Organising study notes

Near the beginning of my studies, I realised I needed days to make sure I remembered what I read. I tried many different things. I like writing notes into notebooks as I read – so started with different exercise books (the ones from school but A4 size) to make notes about the books I was reading and making sure I kept up with the references.

Then I realised this might not be the most effective. I have lots of notebooks I use for work and am not the tidiest person in the world. I decided to go ‘electronic’.

So each book or paper I read, I made notes on a different Word document with thoughts as I make my way through the relevant reading. Sometimes with useful quotes added. It’s like creating a précis that I can go back to.

I saved each one as a separate Word document with the name of the article, paper or book/book chapter into a folder called ‘articles read’ (it’s not just articles of course). Because I got a bit paranoid about losing data, I back it all up to a USB stick, DropBox and OneDrive – cos I just can’t trust only one cloud storage space!

I have another folder with all the papers I have collected along the way, mostly in PDF – that’s the ‘articles PDF’ folder (they aren’t all PDF but this is just in my head!). When I started, I printed all the PDFs off and had them in separate paper folders depending on the topic – so one for ‘Human Rights’ and one for ‘Mental Capacity’ etc – but the numbers of articles grew and the printer ran out of ink…

That’s when I started to think about reference management software. I bought EndNote at student discount rate and used that the first year including for my initial literature review work. I liked a few things about it and I’d never used reference management software – but my organisation wasn’t very good from the start. I liked that it ported Harvard style referencing (and lots of others) into my essay but I did have to do a bit of tweaking as well. EndNote synced well with my iPad as well.

In year two, I kept EndNote (because I bought a copy!) but decided to try other reference managers. Not quite sure how I ended up with Readcube Papers, it certainly isn’t the best known or most well-used (that must be Zotero/Mendeley), but I ported my library over and quite like it. That might be because I am only comparing it with EndNote but I’ll stick with it for a bit. I like that I can (although I can do this with EndNote as well) store my PDFs within it. Probably because I started when I was in year two, I was able to ‘organise’ from the start. I imported all my links from EndNote but was able to tag and sort them into topics that made more sense. It was like ‘starting afresh’. Of course, it was also entirely unnecessary. But (did I mention my obsession with backing up), I also went back to my Word document summaries and copied and pasted them into the ReadCube ‘notes’ so when looking at my references, I don’t have to go back into the Word documents I’ve created and can read my summaries, thoughts, relevant quotations etc directly from the references.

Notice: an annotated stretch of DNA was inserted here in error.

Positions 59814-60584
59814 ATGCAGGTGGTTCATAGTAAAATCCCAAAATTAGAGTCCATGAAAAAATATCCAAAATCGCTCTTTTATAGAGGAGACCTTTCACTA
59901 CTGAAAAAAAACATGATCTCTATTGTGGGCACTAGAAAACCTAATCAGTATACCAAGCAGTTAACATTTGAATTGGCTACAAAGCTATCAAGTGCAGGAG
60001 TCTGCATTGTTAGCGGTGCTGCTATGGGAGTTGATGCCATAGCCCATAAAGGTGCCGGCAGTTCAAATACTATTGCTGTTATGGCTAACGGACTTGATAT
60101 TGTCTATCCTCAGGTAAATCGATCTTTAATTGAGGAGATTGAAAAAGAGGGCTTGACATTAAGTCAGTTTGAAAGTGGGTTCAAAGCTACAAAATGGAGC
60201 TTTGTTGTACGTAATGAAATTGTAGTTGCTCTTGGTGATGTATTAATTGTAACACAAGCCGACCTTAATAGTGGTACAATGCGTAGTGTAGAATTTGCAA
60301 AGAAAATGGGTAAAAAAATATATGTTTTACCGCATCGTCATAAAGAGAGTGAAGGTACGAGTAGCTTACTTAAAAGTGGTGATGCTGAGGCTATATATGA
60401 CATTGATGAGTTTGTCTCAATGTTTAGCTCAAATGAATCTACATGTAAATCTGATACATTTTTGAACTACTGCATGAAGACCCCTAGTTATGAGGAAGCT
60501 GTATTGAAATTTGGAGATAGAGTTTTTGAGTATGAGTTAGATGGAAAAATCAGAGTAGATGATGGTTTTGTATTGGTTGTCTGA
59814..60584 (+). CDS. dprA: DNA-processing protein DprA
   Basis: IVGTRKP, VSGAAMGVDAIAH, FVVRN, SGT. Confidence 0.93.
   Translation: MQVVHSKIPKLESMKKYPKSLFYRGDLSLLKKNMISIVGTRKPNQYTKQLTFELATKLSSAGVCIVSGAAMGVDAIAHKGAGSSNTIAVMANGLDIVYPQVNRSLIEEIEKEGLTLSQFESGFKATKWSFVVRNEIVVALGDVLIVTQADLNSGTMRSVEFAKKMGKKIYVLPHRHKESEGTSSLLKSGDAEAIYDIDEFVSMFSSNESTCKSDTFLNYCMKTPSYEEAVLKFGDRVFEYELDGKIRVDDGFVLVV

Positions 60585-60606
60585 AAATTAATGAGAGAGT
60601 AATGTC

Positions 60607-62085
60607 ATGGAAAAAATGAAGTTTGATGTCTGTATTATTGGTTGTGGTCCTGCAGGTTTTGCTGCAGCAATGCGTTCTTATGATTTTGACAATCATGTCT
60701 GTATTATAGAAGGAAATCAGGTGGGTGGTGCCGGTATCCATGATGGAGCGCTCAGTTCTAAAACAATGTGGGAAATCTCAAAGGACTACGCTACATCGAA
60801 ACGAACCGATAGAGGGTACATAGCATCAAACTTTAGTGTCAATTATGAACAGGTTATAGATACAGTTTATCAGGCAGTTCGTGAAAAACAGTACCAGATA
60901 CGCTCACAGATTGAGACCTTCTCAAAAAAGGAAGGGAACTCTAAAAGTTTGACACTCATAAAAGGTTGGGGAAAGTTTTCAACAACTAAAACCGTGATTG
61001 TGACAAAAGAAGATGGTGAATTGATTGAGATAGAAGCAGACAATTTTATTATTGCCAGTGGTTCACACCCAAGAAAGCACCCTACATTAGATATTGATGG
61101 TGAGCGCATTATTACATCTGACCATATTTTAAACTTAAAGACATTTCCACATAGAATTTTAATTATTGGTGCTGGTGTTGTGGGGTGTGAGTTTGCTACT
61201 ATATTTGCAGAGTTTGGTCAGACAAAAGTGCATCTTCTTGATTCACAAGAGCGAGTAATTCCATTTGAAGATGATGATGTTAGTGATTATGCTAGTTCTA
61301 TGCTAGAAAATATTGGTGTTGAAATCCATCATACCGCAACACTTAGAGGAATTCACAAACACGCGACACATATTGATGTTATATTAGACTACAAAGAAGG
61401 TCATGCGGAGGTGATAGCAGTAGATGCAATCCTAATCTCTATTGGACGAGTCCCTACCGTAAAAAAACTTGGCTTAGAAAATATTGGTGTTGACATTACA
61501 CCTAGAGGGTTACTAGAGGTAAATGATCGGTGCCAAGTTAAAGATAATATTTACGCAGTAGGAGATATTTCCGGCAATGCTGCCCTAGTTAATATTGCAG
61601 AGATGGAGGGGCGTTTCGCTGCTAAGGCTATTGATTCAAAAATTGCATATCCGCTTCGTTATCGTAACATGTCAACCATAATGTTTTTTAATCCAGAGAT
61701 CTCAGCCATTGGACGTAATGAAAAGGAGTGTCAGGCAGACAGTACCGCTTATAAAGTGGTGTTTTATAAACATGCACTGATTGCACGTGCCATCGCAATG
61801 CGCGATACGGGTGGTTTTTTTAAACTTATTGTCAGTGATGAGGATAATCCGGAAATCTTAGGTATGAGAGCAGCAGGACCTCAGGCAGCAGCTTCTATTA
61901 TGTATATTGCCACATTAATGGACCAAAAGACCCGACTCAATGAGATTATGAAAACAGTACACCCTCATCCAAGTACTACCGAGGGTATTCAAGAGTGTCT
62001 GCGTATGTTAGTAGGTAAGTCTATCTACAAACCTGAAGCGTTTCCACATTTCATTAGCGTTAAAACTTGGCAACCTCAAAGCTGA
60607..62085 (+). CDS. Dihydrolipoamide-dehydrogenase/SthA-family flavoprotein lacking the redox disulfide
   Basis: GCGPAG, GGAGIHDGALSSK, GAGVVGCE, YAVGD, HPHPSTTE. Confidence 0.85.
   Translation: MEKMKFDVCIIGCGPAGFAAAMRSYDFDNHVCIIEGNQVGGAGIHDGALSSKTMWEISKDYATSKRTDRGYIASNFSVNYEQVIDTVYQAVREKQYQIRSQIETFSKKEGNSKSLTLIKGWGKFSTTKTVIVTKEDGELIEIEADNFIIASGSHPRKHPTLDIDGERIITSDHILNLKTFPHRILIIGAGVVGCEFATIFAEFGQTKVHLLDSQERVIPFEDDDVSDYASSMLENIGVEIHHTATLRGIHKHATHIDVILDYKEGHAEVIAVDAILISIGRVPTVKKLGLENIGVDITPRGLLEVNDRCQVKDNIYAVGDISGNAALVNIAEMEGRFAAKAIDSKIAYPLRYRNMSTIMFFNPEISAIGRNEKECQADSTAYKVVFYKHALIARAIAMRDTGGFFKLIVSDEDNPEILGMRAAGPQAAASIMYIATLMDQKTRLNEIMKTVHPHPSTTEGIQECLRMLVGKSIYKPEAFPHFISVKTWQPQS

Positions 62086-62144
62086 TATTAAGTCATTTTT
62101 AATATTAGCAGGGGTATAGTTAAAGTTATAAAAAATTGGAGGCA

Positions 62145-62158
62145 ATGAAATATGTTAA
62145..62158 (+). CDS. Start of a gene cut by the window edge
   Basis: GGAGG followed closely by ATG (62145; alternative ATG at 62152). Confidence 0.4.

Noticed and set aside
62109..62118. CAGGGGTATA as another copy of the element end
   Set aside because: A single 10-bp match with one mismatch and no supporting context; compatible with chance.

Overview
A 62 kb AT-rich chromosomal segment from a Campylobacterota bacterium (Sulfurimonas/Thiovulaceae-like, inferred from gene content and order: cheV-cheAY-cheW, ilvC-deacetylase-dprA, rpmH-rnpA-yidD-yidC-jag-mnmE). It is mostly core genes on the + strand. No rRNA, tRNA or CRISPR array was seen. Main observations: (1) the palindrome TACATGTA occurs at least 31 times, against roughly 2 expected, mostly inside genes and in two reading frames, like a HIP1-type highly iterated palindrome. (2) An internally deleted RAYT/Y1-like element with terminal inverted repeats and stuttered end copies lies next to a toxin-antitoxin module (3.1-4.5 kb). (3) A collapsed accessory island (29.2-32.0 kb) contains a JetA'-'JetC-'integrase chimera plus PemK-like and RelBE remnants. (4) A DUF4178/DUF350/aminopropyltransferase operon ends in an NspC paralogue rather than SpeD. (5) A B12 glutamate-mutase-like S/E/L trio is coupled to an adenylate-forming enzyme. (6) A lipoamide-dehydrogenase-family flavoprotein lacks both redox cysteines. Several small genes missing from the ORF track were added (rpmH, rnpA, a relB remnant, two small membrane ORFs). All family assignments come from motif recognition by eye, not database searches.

I don’t know if this is the system I will continue to use. I also use OneNote as my ‘research diary’. I started a paper-based research diary where I made notes on my thoughts and feelings and different approaches (including ongoing tweaking with research questions – ideas about developing methodologies and methods). Then I lost my paper-based notebook. I’m sure it’s still in my house somewhere but got lost in a ‘tidy’. So I use OneNote. I have a ‘notebook’ called research diary and add a page for each day I write in it. It’s just thoughts as I go along. I also have notebooks within OneNote for tweaking research questions and I like it because it is accessible from my phone and iPad but also because I can import links, documents, webpages and PDFs into it. It’s a bit messy but it means it won’t be ‘lost.

I have also played with Mindmaps. I struggled a lot to make sense of my research topic and research questions. I knew the area I wanted to delve into but was having difficulty breaking it down and identifying specific research questions that worked. The mind mapping really helped – just a bit of brainstorming and putting words and ideas together and seeing how they fit together visually. I use Apple infrastructure – I have computer that runs MacOS and have a iPad and iPhone (I know, I know). I tried Mindnode but didn’t get along with it so well (that is entirely about how my mind works and the things I wanted the software to do). Eventually I settled on iThoughts – and putting out my ideas and plans on a Mindmap really helped. I’m sure I’ll come back to that as a specific post later.

I can’t ‘advise’ that any of these systems ‘work’ because I honestly don’t know but sometimes it’s a difficult terrain to navigate, especially coming back to studying after many years when technology, apps and programmes are much more well-developed than they were when I last studied.

But this was a basic run-through on what I do to try and remember things at the moment!

Author: Vicky

Social worker based in London

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